Canadian Blood Services formally apologizes to 2SGLTBQIA+ communities

May 13, 2024

Arms with bandage with intersex pride flag in shape of heart on each bandage

On May 10, 2024, Canadian Blood Services formally apologized to 2SLGBTQIA+ communities across Canada acknowledging the harms experienced by the community because of their former donor eligibly policy.

This formal apology is an important step in the ongoing battle to end discrimination based on sexual orientation and gender identity when it comes to blood donation practices. This was an issue that MoveUP first campaigned on in 2018 when now-former MoveUP member and activist, Gunter Seifert, inspired our union’s Human Rights & Multicultural Committee to call on the Government of Canada to ask Canadian Blood Services to stop discriminating against gay men and trans women by ending the blood ban policy.

Gunter was motivated to bring this to our committee after he, as a gay man, had been denied being allowed to donate blood.

The Canadian Blood Services’ former policy prevented gay men and trans women from donating blood unless they were celibate for a specific period of time (initially one year and, by 2020, reduced to three months). The ban was not based on science, as all blood in Canada is tested, but as acknowledged by Canadian Blood Services’ CEO “contributed to discrimination, homophobia, transphobia, and HIV stigma within Canadian society, for many years.”

Read the full apology from Canadian Blood Services here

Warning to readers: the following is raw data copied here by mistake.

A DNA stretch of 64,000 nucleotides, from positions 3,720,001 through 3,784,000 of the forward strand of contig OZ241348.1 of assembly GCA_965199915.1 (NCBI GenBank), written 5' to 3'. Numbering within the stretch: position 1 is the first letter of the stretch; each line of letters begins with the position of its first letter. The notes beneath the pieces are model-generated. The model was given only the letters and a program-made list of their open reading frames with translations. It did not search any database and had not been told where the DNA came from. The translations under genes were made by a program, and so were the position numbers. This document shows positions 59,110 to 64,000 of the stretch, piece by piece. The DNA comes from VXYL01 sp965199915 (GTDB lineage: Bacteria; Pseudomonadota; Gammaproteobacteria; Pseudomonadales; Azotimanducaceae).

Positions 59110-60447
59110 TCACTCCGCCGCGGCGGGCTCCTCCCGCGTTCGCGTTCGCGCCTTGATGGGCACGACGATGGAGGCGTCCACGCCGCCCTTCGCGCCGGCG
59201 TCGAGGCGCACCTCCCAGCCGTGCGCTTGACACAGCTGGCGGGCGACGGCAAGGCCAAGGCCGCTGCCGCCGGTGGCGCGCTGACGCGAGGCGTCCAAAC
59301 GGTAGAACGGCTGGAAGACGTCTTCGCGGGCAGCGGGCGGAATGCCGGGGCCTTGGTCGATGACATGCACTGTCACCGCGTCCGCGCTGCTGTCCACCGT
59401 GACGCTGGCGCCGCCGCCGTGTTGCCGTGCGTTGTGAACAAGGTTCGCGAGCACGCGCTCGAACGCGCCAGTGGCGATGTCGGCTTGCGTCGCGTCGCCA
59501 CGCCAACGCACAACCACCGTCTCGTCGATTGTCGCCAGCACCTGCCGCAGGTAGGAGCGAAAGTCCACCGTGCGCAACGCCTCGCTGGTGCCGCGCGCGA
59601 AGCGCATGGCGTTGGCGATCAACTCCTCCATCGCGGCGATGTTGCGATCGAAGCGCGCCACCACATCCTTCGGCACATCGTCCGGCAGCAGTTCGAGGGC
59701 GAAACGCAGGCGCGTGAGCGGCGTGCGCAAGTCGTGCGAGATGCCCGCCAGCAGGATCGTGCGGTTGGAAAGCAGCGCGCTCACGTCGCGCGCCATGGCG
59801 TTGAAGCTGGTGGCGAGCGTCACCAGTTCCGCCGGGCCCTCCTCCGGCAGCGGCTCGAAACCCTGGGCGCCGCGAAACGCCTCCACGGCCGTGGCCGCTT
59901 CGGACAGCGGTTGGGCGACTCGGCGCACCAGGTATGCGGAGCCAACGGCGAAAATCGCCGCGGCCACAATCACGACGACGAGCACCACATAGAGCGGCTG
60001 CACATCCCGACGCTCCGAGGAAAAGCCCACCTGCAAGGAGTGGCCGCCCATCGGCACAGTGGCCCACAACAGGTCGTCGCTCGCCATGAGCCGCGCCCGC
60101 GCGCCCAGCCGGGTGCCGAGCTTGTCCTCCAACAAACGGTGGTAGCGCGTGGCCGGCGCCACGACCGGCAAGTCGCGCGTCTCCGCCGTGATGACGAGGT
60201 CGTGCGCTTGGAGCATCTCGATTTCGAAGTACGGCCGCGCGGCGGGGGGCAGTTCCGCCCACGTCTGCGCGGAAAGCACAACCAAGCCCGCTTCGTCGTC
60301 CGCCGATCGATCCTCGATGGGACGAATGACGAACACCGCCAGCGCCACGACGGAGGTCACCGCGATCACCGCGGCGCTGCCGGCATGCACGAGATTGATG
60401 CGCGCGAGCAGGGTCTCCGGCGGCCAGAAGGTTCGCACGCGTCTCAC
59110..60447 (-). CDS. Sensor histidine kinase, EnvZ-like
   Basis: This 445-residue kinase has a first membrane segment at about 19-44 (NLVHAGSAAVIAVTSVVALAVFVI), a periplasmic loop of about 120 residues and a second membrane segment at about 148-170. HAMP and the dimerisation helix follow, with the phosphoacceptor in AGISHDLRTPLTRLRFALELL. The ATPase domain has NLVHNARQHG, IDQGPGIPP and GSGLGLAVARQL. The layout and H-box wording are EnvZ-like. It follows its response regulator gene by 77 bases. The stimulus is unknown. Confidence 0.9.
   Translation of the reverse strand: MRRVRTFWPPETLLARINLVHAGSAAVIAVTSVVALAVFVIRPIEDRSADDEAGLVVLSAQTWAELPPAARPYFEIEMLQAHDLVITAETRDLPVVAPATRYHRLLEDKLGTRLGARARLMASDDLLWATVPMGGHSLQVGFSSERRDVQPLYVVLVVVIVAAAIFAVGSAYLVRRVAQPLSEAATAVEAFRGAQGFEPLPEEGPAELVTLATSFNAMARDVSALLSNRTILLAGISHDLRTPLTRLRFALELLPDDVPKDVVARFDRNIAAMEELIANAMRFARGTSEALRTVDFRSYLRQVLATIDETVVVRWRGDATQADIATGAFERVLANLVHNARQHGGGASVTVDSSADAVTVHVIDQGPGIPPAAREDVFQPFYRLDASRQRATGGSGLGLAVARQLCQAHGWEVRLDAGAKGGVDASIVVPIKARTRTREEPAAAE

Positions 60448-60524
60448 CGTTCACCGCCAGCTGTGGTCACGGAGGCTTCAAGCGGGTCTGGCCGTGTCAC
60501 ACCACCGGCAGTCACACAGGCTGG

Serious Policy Concerns Remain

Though the announcement is historic and a step in the right direction, there is still a long way to go.

Egale, Canada’s leading organization for 2SLGTBQIA+ people and issues, welcomes the announcement but notes there are still many policies that disproportionately impact queer communities including: the requirement for nonbinary donors to register in a binary (male/female) gender; as well individuals using protective medication such as PrEP must wait four months since last use of PrEP before donating; and, the disproportionate impact on gay men of a policy that disqualifies a donor for having anal sex with a new partner. These continue to not be based on science.

Read Egale’s statement here

The current policy is still being challenged at the Canadian Human Rights Tribunal by Christopher Karas, Principal at Karas Legal Services P.C., who calls it “somewhat gender-neutral” but still has an adverse effect on men who have sex with men.

Read more here